Market Insights

First Quarter 2022

Reporting by Greg Debski, CFA

The first quarter of our new year has provided us with no shortage of topics for discussion.  Again.  As with relatively recent history, the markets were roiled by a seemingly endless stream of bad headlines, creating yet another wall of worry for investors to contend with.  Starting with the first trading day of the year, the hits came quickly—from collapsing supply chains and soaring inflation, to war on the global stage.  After a sharp drawdown in many stocks (particularly in large swaths of “growth” companies with no profits), we saw a significant bounce off the lows for most global equity markets.  The chaos once again puts all of us in the position of asking “now what?”

How do you eat an elephant?  One bite at a time.  And while we’re not actually advocating for elephant steaks, the concept of approaching a monumental issue in small manageable pieces is how we can make sense of the fresh turmoil currently at our doorstep.  The issues at hand are just that—monumental—but our objective is to successfully navigate towards the potential outcomes of those issues, not to solve them or to guess what will happen.

Months before Russia invaded Ukraine, the proverbial cracks in the prevailing market narrative were beginning to show.  Inflation expectations had been surging with little reaction from monetary authorities.  Oil was flirting with an $85 per barrel price tag as far back as November of last year.  Even the market darlings of the post-lockdown rally were falling back to earth. The nearby chart shows a Goldman Sachs-tracked basket of profitless companies, who after rallying strongly throughout 2020, began a painful decline in March of 2021.  Russia’s invasion of Ukraine may not have been the cause of these trends, but clearly acted as an accelerant. The acceleration of those trends did force a long-needed admission: transitory or not, things (inflation, supply chains, global trade, etc.) were unlikely to quickly return to the “normal” we saw during the globalization boom years.  Fortunately, the first step to healing is admitting there is a problem.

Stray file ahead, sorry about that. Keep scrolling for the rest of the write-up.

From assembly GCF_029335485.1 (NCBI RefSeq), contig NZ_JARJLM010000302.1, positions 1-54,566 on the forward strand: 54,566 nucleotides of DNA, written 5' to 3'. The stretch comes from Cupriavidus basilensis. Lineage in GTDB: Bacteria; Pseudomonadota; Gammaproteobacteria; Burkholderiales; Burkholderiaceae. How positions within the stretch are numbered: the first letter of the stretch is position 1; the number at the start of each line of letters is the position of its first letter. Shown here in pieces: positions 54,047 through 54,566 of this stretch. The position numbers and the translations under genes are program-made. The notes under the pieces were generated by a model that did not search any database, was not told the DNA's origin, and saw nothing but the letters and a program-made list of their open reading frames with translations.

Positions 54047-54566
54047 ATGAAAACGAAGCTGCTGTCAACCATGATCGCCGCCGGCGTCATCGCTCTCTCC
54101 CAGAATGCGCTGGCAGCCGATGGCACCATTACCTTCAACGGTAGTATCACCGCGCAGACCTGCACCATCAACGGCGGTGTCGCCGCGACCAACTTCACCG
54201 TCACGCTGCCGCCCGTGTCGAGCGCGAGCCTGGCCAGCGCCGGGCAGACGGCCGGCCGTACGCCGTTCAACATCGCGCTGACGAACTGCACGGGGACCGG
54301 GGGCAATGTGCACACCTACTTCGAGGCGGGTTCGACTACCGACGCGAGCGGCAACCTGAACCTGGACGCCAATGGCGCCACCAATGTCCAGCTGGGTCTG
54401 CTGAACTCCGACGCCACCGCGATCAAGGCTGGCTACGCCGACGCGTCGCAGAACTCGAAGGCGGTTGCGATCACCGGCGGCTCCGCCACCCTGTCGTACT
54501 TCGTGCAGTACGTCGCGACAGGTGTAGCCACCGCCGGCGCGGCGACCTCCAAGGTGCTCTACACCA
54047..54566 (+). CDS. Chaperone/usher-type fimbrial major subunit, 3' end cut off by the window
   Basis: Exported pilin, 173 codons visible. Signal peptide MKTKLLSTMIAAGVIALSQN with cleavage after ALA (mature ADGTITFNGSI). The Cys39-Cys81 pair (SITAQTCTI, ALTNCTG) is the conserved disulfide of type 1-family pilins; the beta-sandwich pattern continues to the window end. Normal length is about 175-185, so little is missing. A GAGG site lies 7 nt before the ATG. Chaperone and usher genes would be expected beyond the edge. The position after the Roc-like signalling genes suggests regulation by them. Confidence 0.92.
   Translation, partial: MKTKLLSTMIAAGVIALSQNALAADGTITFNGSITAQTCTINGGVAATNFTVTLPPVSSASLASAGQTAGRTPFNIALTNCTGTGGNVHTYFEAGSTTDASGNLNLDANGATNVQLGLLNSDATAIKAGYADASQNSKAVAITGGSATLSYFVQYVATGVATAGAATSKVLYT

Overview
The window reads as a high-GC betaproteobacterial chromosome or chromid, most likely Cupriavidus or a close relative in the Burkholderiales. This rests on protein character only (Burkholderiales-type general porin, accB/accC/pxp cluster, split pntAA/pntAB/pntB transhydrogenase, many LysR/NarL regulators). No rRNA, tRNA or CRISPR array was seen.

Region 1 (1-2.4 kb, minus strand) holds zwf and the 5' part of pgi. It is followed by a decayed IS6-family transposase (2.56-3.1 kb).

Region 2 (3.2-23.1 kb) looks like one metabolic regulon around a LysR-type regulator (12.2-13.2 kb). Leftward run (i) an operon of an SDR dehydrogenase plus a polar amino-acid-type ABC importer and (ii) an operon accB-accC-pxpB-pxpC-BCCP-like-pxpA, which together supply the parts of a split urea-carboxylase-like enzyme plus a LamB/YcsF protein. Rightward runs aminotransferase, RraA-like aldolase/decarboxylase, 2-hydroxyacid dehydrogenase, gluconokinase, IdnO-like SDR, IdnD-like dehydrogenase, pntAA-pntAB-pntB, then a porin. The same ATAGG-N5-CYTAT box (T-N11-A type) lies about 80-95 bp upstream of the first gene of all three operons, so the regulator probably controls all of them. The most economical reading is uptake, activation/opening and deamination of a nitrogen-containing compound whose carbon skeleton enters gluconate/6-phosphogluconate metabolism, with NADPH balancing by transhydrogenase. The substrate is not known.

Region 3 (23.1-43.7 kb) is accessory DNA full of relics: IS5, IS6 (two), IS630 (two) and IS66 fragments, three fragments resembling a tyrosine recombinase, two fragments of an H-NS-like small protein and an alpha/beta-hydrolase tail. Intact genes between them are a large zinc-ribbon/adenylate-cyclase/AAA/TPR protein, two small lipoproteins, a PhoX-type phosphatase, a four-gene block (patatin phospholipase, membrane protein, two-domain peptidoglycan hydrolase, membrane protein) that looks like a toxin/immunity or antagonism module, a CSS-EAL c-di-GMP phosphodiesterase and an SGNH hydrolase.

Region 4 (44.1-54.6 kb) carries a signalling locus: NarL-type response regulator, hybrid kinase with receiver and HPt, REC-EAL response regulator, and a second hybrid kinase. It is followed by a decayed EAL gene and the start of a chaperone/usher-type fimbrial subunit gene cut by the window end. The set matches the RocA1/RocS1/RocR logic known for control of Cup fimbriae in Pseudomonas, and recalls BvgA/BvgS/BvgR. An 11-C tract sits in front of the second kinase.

The elephant we are currently facing is half geopolitical and half monetary.  Geopolitically, the goal is to navigate portfolios through a period of time where a “hot war” in an extremely precarious location has the potential (albeit unlikely) to escalate to a truly global calamity.  Monetarily, the goal is to navigate portfolios through a period of time where inflation is approaching lifetime records, interest rates are lifting off, and global trade is fundamentally changing.  The objective is to thoughtfully prepare for a variety of iterations of what may happen, not to predict the exact course of the future.  Thus, generally pre-positioning well in advance, we prepare—one bite at a time.

The impacts on markets and businesses from the war in Ukraine can essentially be broken into three categories: physical impacts, globally “direct” impacts, and globally “indirect” impacts.  For investors, avoiding the physical impact of war is relatively simple—don’t invest in companies with assets or operations in the areas facing conflict.  Between the strict fundamental constrains we use before considering a company for investment, and the on-site visits to our more “off the beaten path” targets, our investment opinions of both Russia and Ukraine have never really improved from “thanks, but no thanks.”  Even before the current conflict, a healthy dose of persistent corruption in both countries kept us from participating in the regions.  An ounce of prevention is worth a pound of cure.

The direct impacts from the war are also relatively simple to identify and prepare for.  For example, when a government needs fighter planes, drones, and bombs, companies that manufacture those items do well.  Look no further than the recent price performance of defense contractors and manufacturers for evidence of this development.  Alternatively, aggressive sanctioning of a country with the population and GDP of Russia will obviously have negative impacts on the global companies that operate locally.  A quick-hitting announcement from McDonald’s outlining their shuttering of operations in Russia is a clear example.  If there is direct impact on business operations, the key is to identify the extent of that impact and adjust accordingly.  In McDonald’s case, less than 5% of global revenues are derived from the Russian Federation, so their shuttering of Russian locations should have only a modest impact to the business.